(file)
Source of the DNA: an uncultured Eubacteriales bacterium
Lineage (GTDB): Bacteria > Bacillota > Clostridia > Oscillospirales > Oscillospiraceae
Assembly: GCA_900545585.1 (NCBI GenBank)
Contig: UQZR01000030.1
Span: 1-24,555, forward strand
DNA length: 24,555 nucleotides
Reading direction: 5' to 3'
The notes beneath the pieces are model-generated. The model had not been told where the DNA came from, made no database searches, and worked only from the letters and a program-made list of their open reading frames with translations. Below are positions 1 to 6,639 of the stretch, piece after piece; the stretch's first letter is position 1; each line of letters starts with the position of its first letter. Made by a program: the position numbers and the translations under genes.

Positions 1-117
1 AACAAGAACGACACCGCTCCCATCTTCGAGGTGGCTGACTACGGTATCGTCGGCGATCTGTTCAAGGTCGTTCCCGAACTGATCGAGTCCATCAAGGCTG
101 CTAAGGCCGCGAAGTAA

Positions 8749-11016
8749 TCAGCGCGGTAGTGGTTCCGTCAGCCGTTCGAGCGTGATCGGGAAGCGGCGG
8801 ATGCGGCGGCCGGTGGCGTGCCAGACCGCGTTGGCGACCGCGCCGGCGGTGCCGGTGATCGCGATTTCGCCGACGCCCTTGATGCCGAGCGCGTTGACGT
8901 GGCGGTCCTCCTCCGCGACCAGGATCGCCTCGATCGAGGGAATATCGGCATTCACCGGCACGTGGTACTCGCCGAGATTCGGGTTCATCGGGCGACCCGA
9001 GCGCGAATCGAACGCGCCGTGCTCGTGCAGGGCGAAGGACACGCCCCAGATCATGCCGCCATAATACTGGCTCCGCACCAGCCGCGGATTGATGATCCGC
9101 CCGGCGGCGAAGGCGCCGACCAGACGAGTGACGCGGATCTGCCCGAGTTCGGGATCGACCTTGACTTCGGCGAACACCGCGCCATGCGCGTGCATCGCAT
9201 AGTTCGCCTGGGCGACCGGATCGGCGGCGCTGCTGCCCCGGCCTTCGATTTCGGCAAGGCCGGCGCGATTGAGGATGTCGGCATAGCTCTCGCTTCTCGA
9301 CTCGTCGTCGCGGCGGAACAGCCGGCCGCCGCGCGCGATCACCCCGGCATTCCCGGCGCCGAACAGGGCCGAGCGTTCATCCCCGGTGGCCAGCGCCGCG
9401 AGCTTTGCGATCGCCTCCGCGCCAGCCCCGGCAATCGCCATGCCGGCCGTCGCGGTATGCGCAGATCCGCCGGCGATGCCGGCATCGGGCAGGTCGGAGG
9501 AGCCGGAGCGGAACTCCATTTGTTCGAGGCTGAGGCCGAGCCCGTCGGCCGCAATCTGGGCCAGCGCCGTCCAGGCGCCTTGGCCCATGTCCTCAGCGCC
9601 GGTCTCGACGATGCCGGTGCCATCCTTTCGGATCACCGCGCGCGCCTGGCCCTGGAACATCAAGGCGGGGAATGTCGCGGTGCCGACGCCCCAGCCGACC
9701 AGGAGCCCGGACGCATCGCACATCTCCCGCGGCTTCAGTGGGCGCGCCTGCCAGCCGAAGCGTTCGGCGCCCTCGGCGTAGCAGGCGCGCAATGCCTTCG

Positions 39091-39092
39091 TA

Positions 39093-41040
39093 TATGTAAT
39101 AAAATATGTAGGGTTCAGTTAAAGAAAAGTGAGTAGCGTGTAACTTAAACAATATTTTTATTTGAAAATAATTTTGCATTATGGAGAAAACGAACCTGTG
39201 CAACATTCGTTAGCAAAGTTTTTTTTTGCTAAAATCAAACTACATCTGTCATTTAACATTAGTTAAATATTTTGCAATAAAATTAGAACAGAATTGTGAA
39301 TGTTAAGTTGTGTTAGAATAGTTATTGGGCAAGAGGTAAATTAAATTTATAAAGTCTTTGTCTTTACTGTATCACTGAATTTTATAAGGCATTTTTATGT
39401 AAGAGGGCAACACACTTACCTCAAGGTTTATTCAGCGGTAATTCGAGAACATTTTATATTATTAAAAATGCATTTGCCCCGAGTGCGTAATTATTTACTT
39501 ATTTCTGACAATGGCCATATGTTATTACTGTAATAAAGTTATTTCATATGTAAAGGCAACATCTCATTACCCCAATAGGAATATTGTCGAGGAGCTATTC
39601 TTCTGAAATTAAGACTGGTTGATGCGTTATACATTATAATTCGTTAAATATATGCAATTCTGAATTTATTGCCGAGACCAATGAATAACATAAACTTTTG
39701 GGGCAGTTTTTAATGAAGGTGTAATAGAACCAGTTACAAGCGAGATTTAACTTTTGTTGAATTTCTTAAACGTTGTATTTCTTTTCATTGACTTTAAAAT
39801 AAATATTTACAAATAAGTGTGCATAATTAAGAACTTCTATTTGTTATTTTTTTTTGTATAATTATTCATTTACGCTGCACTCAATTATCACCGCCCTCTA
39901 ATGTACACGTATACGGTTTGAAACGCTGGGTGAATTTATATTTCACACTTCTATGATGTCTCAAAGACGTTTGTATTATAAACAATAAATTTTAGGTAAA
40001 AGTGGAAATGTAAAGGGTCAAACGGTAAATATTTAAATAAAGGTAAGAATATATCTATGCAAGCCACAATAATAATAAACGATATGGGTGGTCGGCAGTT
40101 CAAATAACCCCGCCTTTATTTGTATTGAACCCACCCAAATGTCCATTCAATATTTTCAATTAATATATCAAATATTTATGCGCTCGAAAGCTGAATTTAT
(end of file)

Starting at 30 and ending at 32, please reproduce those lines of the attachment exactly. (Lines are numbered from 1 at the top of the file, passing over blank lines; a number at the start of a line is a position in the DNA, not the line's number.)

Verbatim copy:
39301 TGTTAAGTTGTGTTAGAATAGTTATTGGGCAAGAGGTAAATTAAATTTATAAAGTCTTTGTCTTTACTGTATCACTGAATTTTATAAGGCATTTTTATGT
39401 AAGAGGGCAACACACTTACCTCAAGGTTTATTCAGCGGTAATTCGAGAACATTTTATATTATTAAAAATGCATTTGCCCCGAGTGCGTAATTATTTACTT
39501 ATTTCTGACAATGGCCATATGTTATTACTGTAATAAAGTTATTTCATATGTAAAGGCAACATCTCATTACCCCAATAGGAATATTGTCGAGGAGCTATTC